Hal 9000 and AI - Computer Science and Technology
... Aristotle (384-322 BC) was one of the first to
attempt to formalize the thinking process. His
famous syllogisms provides pattern for argument structures that always gave correct conclusions given correct premises. E.g., “Socrates
is a man; all men are mortal; therefore Socrates
By 1965, ...
2001: A Space Odyssey (film)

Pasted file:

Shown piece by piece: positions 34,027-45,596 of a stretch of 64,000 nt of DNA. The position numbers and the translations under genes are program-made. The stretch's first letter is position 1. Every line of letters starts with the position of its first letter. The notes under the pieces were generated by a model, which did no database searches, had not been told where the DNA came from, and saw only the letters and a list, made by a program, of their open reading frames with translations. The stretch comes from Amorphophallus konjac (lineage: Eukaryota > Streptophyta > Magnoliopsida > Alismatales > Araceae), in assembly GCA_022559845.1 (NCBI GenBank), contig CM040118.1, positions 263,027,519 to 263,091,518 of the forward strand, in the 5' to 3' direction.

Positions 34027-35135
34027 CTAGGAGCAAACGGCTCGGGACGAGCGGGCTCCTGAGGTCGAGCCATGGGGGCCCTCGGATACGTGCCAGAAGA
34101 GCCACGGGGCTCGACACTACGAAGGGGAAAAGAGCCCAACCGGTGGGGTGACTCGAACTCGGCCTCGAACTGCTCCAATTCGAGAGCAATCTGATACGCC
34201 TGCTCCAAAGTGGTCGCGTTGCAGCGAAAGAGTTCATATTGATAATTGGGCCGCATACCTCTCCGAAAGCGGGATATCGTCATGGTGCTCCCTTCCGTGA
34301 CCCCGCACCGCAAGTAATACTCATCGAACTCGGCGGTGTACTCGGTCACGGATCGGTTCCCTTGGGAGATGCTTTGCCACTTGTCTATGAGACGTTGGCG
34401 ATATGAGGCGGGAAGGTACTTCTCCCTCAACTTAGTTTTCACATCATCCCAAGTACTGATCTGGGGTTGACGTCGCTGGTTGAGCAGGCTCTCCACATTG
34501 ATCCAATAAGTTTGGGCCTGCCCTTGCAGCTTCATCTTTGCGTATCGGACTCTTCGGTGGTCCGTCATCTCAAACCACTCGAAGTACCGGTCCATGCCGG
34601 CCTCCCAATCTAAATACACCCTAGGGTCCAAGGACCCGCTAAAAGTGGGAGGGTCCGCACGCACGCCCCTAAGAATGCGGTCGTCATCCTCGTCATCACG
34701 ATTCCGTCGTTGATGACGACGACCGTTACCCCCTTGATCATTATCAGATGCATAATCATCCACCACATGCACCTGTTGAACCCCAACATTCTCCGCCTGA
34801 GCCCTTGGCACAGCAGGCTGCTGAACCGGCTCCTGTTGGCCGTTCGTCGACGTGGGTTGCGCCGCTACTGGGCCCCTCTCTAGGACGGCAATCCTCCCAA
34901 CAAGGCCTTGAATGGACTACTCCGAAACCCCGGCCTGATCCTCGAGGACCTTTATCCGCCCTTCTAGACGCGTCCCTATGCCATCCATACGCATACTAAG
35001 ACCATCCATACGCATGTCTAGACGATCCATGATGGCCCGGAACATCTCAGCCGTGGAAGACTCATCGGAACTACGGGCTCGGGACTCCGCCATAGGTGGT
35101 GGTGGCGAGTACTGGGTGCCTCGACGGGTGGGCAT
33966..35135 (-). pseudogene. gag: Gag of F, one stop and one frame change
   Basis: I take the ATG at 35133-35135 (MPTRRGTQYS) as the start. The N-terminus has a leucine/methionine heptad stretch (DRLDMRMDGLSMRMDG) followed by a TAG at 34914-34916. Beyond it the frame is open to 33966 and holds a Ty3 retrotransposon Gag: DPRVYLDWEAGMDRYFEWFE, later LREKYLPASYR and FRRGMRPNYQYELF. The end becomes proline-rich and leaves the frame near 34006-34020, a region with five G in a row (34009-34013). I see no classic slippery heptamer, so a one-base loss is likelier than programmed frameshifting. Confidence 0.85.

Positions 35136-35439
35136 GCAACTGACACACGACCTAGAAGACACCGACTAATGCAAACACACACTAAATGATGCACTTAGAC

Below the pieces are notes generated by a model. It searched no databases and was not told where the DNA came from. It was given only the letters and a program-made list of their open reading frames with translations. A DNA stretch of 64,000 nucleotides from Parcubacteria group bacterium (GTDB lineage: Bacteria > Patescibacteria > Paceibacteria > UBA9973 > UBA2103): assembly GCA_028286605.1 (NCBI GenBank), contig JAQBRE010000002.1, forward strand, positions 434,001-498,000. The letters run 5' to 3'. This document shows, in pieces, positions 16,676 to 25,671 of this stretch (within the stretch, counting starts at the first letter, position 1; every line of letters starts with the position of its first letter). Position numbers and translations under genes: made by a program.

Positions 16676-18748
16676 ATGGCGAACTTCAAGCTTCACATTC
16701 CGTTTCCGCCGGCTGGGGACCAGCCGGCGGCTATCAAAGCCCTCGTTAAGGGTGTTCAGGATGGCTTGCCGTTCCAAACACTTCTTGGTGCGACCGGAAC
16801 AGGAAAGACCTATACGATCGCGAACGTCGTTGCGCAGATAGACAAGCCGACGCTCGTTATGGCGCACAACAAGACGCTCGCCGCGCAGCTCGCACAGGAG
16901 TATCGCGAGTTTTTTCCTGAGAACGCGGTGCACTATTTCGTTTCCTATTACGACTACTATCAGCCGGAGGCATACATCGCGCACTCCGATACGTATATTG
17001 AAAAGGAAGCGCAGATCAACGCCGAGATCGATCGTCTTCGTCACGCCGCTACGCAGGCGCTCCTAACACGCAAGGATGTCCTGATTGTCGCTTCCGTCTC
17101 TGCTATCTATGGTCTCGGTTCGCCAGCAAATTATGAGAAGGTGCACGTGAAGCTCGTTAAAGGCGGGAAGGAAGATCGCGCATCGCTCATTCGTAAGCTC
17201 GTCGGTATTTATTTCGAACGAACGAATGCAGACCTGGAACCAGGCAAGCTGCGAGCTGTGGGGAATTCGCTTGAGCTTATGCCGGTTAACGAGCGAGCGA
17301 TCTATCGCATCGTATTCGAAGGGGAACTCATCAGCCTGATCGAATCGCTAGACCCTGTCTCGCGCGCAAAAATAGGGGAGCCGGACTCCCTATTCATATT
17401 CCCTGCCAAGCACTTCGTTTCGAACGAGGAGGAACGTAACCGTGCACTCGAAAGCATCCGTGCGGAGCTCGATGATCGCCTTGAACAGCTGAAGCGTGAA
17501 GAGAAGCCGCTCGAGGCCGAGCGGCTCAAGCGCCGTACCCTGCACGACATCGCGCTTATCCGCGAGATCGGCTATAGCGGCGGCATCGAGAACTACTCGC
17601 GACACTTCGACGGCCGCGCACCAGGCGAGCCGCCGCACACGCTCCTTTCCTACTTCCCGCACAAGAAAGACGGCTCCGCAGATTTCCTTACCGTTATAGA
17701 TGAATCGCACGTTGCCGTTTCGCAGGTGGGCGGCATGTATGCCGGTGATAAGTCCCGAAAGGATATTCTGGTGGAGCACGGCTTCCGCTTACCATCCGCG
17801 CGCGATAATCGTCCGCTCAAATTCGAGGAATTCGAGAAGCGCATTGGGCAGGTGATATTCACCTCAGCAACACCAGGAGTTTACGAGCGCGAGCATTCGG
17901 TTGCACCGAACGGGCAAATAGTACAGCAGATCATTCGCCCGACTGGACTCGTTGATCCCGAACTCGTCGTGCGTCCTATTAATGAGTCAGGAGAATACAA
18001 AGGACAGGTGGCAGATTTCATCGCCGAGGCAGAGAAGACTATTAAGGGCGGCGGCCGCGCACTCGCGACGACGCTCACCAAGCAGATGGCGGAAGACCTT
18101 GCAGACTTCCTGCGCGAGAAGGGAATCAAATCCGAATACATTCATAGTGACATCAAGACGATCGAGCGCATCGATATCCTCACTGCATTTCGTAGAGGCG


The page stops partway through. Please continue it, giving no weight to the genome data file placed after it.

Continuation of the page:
2001: A Space Odyssey is a 1968 epic science fiction film produced and directed by Stanley Kubrick. The screenplay, written by Kubrick and Arthur C. Clarke, was partially inspired by Clarke's short story ""The Sentinel"". Clarke concurrently wrote the novel 2001: A Space Odyssey, published soon after the film was released. The film follows a voyage to Jupiter with the sentient computer Hal after the discovery of a mysterious black monolith affecting human evolution. The film deals with the themes of existentialism, human evolution, technology, artificial intelligence, and extraterrestrial life. It is noted for its scientifically accurate depiction of space flight, pioneering special effects, and ambiguous imagery. It uses sound and minimal dialogue in place of traditional narrative techniques; the score consists of classical music such as The Blue Danube and Also sprach Zarathustra.Financed and distributed by American studio Metro-Goldwyn-Mayer, 2001: A Space Odyssey was filmed and edited almost entirely in England, using the studio facilities of MGM's subsidiary ""MGM British"" and those of Shepperton Studios, mostly because of the availability of much larger sound stages than in the United States. Production was subcontracted to Kubrick's production company and care was taken that the film would be sufficiently British to qualify for subsidy from the Eady Levy. Having already shot his previous two films in England, Kubrick decided to settle there permanently during filming.Despite initially receiving mixed reactions from critics and audiences, Space Odyssey garnered a cult following and slowly became the highest-grossing North American film of 1968. It was nominated for four Academy Awards, and received one for its visual effects. Today, critics and filmmakers regard it as one of the greatest and most influential films ever made. In 1991, it was deemed ""culturally, historically, or aesthetically significant"" by the United States Library of Congress and selected for preservation in the National Film Registry. The critics' polls in the 2002 and 2012 editions of Sight & Sound magazine ranked 2001: A Space Odyssey sixth in the top ten films of all time; it also tied for second place in the directors' poll of the same magazine. In 2010, it was ranked the greatest film of all time by The Moving Arts Film Journal. In 1984, a sequel directed by Peter Hyams was released, 2010: The Year We Make Contact.